While ESPN’s ESPY awards remain the most pointless awards show in a string of pointless award shows, they at least had the sense to hire a good host: SNL’s Seth Meyers, who’s also a recurring BS Report guest. The ESPYS are, thankfully, shoved aside in favor of talking about Meyers’ job hosting the White House Correspondents’ Dinner earlier this year and how his thunder was stolen 24 hours later by Osama Bin Laden’s death. Meyers, as always, is an engaging conversationalist, especially when he and Simmons crack wise about Meyers’ roasting Trump and running into Palin at the after-party. He’s also a good guest in that he playfully rolls with topics he seemingly disagrees with, like when Simmons suggests SNL trim the intro and eliminate the second musical performance. While some may not agree with Simmons’ comparison of the NBA lockout to the most recent writers’ strike, the ensuing conversation about generating ad revenue for online content is interesting. Considering his pop-culture interests, Simmons should have more of those kinds of discussions.

Best Show Gems: Hammerhead Talks About The Newbridge Hardcore Scene
Mired in debt, working bizarre dead-end jobs, and longing for glory days that might never have existed, Best Show villains are often more pathetic than pure evil. Hammerhead initially seems like the former, reveling in his days as the Newbridge hardcore scene king and taunting Tom Scharpling about the time he wore an R.E.M. shirt to a punk show and had to be publicly reprimanded. Things take a more sinister turn after Hammerhead reveals that the reason the scene cratered was because he sued the bands and venues into nonexistence. This is an especially twist-filled episode, and it ends on one of the weirder Best Show running gags: Callers who fall asleep after taking the drug “blue” always manage to redial the show for a few send-off snores. 

The Best Show On WFMU
Tom Scharpling seems to cackle into the yawning abyss of failure, reveling in lame calls, which eventually lead to amusing premises such as Pawn Stars and the Voltron of Folk. A tone of haughtiness remains, even when callers check in from listener parties with impressive numbers. “You’re a snooze. Everybody laugh at that guy,” Scharpling demands in response to one tongue-tied listener-partier. It’s hard to imagine what Scharpling is so cocky about, then we hear a Jon Wurster call destined for the ages. His character, Ron Furst (of furstsfirst.com), starts with a breezy nerd-lilt to his voice as he describes memes. But with the mention of a Gary Busey foot-accident, the call descends into a labyrinth of pop-culture madness. Impossible YouTube videos veer into bizarre cover songs, then shot-by-shot remakes of films made in zeppelins and watched by wealthy illuminati. Furst is elaborately disturbed, and each entry in each list has an alarmingly intricate back-story. The character is a feat of self-destructive nerd alchemy, and meets an end worthy of Emerald Nightmare. At nearly three hours, The Best Show’s podcast can be a long commitment for new listeners, but this might be the must-listen you were waiting for.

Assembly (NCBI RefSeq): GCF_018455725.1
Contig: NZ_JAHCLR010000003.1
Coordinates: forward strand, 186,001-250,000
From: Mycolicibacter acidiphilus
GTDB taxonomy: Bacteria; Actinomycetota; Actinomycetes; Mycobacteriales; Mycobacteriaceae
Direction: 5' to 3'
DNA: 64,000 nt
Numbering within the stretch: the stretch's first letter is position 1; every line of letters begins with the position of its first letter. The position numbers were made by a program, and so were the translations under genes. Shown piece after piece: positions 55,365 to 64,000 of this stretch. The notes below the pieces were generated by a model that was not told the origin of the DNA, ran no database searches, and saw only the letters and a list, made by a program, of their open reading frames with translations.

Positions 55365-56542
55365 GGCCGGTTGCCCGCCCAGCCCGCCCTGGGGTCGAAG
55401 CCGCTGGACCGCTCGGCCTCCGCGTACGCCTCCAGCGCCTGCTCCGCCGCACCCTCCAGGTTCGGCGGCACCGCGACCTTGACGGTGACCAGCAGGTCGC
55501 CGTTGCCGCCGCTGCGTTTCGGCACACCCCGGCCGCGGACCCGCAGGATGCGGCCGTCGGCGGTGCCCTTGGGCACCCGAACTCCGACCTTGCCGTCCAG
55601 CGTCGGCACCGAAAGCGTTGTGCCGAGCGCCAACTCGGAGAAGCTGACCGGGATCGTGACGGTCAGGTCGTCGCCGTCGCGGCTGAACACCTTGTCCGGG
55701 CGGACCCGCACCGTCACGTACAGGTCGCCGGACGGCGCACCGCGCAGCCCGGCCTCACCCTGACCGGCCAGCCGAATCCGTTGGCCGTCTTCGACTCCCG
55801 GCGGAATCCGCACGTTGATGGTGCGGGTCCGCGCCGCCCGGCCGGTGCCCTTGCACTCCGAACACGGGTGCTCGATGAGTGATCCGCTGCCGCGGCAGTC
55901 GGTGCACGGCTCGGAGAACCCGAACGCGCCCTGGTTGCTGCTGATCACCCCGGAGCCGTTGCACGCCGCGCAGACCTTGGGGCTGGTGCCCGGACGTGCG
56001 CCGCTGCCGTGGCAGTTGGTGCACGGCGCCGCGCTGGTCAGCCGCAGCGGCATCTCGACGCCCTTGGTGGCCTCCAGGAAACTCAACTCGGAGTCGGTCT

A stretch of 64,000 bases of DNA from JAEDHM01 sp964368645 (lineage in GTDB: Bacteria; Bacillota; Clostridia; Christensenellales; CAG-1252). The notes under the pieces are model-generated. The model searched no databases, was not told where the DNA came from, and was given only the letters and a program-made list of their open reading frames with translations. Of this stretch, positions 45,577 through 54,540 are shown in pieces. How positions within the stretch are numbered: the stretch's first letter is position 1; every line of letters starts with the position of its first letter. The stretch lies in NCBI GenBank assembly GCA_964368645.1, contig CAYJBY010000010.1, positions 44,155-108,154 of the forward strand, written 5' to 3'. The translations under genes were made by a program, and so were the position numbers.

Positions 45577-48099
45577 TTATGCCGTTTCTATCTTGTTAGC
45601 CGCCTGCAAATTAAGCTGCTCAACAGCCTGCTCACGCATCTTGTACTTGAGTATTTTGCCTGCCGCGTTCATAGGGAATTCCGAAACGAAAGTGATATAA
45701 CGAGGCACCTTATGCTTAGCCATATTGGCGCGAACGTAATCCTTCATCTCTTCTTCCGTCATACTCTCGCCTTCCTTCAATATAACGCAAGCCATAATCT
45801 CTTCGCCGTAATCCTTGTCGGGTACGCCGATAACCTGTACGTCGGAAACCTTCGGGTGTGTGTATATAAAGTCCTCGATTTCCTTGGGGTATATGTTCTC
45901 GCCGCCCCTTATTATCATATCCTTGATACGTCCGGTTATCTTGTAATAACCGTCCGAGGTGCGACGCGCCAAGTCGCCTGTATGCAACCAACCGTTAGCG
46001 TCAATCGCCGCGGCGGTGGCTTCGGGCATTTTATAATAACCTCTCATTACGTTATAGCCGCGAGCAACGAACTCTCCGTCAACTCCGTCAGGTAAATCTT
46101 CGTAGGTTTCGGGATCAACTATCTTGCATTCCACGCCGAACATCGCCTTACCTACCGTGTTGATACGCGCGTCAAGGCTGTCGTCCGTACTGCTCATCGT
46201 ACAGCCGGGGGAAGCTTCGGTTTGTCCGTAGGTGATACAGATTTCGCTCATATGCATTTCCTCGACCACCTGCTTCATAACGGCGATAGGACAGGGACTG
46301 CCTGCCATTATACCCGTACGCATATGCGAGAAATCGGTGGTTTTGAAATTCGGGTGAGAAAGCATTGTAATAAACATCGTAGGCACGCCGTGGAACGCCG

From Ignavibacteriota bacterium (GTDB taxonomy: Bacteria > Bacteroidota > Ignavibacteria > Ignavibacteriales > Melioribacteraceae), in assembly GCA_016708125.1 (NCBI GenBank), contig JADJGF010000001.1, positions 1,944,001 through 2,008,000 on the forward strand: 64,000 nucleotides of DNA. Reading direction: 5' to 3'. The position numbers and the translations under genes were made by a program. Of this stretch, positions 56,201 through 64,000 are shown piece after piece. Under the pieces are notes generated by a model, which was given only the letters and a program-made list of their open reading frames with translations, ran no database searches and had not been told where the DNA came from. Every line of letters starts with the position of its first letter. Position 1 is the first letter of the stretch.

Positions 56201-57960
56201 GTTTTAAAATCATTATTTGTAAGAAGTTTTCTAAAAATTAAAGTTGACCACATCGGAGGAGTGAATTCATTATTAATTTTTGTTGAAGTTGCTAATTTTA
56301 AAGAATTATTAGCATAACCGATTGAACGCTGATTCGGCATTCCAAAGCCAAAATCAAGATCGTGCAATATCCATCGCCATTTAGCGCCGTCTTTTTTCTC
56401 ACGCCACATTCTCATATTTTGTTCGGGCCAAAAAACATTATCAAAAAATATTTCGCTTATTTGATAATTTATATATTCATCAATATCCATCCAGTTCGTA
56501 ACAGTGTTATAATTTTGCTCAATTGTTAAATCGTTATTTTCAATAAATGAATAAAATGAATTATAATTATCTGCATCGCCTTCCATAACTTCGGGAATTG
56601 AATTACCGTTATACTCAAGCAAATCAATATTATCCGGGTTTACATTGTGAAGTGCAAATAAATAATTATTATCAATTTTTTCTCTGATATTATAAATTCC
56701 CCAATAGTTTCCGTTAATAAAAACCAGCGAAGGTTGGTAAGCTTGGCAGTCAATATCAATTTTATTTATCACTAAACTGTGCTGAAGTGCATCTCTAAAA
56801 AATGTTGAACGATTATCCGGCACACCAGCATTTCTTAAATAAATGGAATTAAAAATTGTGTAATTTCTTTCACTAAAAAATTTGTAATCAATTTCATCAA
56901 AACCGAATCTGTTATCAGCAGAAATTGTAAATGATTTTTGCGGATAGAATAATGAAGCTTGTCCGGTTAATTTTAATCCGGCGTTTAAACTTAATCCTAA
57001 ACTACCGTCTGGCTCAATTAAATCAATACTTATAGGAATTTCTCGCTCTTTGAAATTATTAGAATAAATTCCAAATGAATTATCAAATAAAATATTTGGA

Comedy Bang Bang #112: Since You’ve Been Gone: “Weird Al” Yankovic, Paul F. Tompkins
“Weird Al” Yankovic—sorry, “Weird Alister,” according to the overly formal Andrew Lloyd Webber (Paul F. Tompkins)—has been making the podcast circuit lately to support his new album, but he’s a regular guest on Comedy Bang Bang. He and Tompkins (as Garry Marshall) were just on the show five months ago, actually. Not that it’s a complaint, because the Yankovic-Tompkins-Aukerman setup always delivers. The pomposity of the Andrew Lloyd Webber character especially suits Tompkins, who has a gift for the needlessly ornamental language he employs as Webber. When he, Yankovic, and Aukerman get into a discussion about making parodies—“parodicals,” as Webber calls them—of Webber songs, it leads to some funny moments, particularly when they re-imagine “Don’t Cry For Me Argentina” as a song from a musical about a trucker and conjoined fry cooks. 

Comedy Bang Bang #113: Skanking Hayride: Bobby Moynihan, Seth Morris
Since February 2010, if Seth Morris has been on Comedy Bang Bang it’s been as the great Bob Ducca, but for the first time since Ducca debuted way back in episode 39, Morris appears on Comedy Bang Bang as someone else: Ozzie Patinkin, dog-bakery proprietor, 9/11 conspiracy theorist, and supporter of canine guerillas. Maybe it’s because Ducca has his own daily podcast now, but it’s nice to hear him do something different, even if it is a character he apparently debuted in the early days of the Comedy Death-Ray podcast. His bizarre antics as Patinkin make Scott Aukerman laugh so hard he has to keep stepping away from his mic—he even lets Patinkin explain his 9/11 conspiracy theory after pushing him away from the topic earlier in the show. (Patinkin: 9/11 was carried out by Jewish cats.) Morris is a heavyweight in the UCB-LA world, and his improvisational skills here show why. Also on hand: Bobby Moynihan of Saturday Night Live, whose description of his hardcore SNL fandom growing up makes his ascension to a cast member especially sweet.

Culture Gabfest: “Totally Gruesome” Edition